Effective January 1, 2023, some Washington state employers will be required to disclose compensation ranges in job postings, including remote positions.

The Washington State Department of Labor and Industries recently issued interpretive guidance concerning the amended Washington Equal Pay and Opportunities Act. The act mandates disclosure of compensation ranges in job postings – including remote positions

On November 30, 2022, the state of Washington issued long-awaited guidance document providing further guidance on its amended Equal Pay and Opportunities Act.

Washington Equal Pay and Opportunities Act Details

Per the act’s issued guidance, employers with 15 or more employees (including non-Washington-based employees) must now disclose good faith compensation ranges and a general description of available benefits in job postings for any position to be performed in Washington or that might be performed in Washington (i.e., remote work). Both an upper and lower range of the compensation scale must be provided, and all benefits that are “reasonable and genuinely expected” to be provided, such as insurance and retirement benefits, must be included.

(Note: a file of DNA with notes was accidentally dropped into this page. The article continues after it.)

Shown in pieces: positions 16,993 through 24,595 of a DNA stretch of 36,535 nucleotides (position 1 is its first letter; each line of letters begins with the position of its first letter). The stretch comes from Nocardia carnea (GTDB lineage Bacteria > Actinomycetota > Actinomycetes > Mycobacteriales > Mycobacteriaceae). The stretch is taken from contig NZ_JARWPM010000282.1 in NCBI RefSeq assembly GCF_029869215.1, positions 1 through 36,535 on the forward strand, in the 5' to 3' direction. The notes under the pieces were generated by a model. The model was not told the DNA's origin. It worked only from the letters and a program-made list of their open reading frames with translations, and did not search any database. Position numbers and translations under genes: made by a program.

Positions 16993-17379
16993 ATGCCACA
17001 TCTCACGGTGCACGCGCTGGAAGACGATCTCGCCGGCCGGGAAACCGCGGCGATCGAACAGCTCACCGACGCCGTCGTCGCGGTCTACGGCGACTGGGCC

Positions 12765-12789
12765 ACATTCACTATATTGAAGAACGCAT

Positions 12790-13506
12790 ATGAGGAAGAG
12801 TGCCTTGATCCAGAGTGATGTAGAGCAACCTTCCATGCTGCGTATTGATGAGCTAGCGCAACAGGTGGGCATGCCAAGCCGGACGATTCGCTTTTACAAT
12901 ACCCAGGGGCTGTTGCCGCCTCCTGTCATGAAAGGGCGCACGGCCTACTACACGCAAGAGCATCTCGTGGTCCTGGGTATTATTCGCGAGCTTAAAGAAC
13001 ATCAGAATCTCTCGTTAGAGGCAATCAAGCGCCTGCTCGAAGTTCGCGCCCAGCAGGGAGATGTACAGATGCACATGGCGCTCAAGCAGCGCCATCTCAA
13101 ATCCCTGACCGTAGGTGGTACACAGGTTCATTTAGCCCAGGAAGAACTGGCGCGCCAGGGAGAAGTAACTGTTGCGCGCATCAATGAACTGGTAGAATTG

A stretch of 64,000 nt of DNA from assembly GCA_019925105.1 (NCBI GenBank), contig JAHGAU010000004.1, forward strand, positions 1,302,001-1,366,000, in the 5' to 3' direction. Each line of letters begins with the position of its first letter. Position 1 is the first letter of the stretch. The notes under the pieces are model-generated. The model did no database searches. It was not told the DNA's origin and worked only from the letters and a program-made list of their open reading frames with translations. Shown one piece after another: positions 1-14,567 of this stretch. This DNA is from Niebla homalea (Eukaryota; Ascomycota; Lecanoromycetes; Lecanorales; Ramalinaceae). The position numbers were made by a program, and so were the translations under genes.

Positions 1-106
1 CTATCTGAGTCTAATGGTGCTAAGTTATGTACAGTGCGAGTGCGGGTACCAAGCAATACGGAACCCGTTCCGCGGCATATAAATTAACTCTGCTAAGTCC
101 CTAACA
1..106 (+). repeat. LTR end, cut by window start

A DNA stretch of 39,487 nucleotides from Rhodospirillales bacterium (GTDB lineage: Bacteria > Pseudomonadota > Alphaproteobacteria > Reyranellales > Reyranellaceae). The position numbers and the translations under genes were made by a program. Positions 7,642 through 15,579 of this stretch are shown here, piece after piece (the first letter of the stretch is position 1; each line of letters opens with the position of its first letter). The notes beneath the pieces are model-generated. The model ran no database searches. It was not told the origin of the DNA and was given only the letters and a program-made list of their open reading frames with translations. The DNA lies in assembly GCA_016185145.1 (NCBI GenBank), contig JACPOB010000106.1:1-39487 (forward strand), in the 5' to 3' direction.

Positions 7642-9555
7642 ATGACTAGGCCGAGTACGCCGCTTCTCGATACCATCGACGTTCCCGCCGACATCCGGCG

Washington’s statutory and regulatory schemes closely parallel Colorado’s and New York City’s current pay transparency laws, so it is not surprising that Washington applies its law to remote work as those two states do. However, unlike Colorado or California, Washington’s law will not require employers to maintain employment compensation records or provide annual reports to the state’s fair employment practices agency. 

Under Washington’s statutory scheme, employers are subject to an administrative penalty of $1,000 for each violation. Aggrieved candidates and current employees may also bring a civil action against an employer to recover a minimum of $5,000 in damages (plus interest, costs and attorneys’ fees). 

Althauser Rayan Abbarno, LLP attorneys in Olympia and Centralia

For more than 75 years, Althauser Rayan Abbarno attorneys have represented individuals and businesses throughout Washington state. To meet with our attorneys in Centralia or Olympia, call (360) 736-1301.